Aside from skipping the eighth month (or possibly a lacuna in the text there), this is a complete, albeit short, description of the development of a baby in utero. Given that the apocalyptic genre often traffics in extravagant symbolism, one possibility is that these descriptions are meant to be developed allegorically. However, this never occurs in the text, which opens the likelihood that this passage is simply an honest-to-goodness description of how some people understood the development of the baby in utero. As a sort of thought-experiment in this direction, I looked at the descriptions for each month and tried to match them up with actual development stages of a baby. The obvious points to start with were “it grows nails” and “it grows hair.” On seeing these map tolerably well on actual in utero development, I gave the rest of the months a go. Here is a possible mapping out of each month to how we might describe it today. For reference, check out this image giving months and weeks, as counted in modern medical practice.
- First: given the small size of the baby, unsurprising there is nothing substantive described. We will take this as, “the woman is pregnant.”
- Second: “it is swollen” (possibly “increases in size”) could be a reference to the early stages of a woman “showing”, which happens as the baby “swells”, or to reaching a point where the woman definitely feels the presence of the baby inside.
- Third: “it grows hair.” The first crop of hair (there are apparently two of them before birth) is usually evident by around week 15, so depending on how you’re counting, that would fall around 3-4 month range.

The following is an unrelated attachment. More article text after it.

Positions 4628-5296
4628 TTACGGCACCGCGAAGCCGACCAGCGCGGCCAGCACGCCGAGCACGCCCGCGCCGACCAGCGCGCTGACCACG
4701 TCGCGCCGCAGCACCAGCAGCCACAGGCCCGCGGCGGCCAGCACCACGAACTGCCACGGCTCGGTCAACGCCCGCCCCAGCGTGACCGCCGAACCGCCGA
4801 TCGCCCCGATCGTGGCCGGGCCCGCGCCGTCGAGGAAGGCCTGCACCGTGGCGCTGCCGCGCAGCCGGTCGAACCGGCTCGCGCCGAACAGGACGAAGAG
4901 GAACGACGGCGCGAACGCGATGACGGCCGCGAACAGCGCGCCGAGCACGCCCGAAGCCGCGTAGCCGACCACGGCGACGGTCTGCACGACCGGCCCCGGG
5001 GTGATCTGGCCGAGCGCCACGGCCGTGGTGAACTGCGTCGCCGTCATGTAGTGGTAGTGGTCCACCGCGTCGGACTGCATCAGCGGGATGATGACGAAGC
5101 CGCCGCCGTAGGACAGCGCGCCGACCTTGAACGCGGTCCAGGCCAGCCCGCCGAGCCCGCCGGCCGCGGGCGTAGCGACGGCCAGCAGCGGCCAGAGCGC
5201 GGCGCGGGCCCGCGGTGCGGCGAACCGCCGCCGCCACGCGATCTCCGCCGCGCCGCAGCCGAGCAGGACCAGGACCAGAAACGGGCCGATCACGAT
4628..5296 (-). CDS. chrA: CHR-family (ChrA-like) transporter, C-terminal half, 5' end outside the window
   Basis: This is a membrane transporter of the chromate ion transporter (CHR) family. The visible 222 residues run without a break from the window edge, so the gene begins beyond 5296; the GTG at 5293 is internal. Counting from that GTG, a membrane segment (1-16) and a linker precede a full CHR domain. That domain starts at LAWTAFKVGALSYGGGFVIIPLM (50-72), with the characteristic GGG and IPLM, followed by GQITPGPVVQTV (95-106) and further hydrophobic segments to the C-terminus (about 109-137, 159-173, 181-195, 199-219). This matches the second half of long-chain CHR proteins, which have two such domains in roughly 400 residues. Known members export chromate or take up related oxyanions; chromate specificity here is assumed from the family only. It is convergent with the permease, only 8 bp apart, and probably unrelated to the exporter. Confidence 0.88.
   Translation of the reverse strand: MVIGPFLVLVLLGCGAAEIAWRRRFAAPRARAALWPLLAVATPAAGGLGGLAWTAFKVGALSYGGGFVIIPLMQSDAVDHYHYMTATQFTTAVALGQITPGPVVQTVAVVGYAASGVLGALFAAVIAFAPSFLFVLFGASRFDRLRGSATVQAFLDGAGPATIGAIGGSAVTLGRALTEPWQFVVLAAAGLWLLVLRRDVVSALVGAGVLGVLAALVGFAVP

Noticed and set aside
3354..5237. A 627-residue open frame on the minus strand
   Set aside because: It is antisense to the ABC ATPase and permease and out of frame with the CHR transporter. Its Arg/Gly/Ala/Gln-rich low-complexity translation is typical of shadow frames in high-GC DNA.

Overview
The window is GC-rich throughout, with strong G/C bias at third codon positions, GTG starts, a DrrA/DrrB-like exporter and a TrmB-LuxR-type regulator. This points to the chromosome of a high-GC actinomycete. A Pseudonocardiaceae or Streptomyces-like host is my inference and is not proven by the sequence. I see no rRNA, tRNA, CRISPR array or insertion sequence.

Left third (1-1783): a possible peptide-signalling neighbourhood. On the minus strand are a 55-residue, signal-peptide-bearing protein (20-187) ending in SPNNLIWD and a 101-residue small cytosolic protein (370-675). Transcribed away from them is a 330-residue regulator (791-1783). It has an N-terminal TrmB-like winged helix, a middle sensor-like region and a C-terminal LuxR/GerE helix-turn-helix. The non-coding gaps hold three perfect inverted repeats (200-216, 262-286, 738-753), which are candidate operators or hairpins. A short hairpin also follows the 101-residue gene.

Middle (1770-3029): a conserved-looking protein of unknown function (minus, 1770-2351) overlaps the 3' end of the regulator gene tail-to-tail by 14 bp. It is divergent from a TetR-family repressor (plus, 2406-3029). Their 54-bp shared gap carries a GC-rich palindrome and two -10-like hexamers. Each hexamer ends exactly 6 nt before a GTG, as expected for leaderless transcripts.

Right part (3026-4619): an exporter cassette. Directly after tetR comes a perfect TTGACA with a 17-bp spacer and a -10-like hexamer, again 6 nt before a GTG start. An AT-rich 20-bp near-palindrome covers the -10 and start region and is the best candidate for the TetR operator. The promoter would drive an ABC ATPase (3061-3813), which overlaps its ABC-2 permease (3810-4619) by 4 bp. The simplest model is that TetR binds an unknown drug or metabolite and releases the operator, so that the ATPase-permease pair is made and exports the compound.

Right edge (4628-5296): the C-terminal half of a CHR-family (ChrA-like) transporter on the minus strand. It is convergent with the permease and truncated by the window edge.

- Fourth: “it grows nails.” Finger and toenails become visible in the 2nd trimester, being clearly visible by around week 20. So, again, depending on how you’re counting, nails in the fourth month is a reasonable milestone.
- Fifth: “it becomes milky.” This could be a reference to the white, greasy, cheese-like substance (officially called vernix caseosa) which starts developing around week 22 and continues through the pregnancy, largely covering the baby while in the womb. Newborns often still have this on parts of their bodies.
- Sixth: “it is ready and quickened.” Obviously (to any who have experienced a pregnancy in any detail), babies move around a lot. Maybe this month was stereotyped as the month that outsiders can easily see the movement?
- Seventh month: “it is prepared.” A baby born in the industrialized world today in the 7th month is overwhelming expected to live (> 90%). Given differences in medical understanding and technology, one could speculate that 7th month was the point where babies born in antiquity actually did survive.
- Ninth: “exits the bars of the woman and is born.” This one is pretty obvious.
It is reasonable, it seems, to take this passage in Apocalypse of Esdras as an actual description from antiquity of how (some) people understood babies to develop in utero. It does not take too much creative thinking to generally match up the events listed here with actual events in the development of a baby.
Ancient baby knowledge
How would people come up with such descriptions? Speculatively, I imagine that over the years, medically inclined persons (probably especially midwives, though also “doctors”, in the capacity in which they existed at the time) had seen enough miscarriages throughout different stages of pregnancy to start to map out general stages of development of the child in the womb. Likewise, observation of other mammalian births and developments could have generally strengthened this line of inquiry.
Regardless, this passage is an interesting look into a part of antiquity that rarely peeks around the edges of our literary texts and into scholarly consciousness.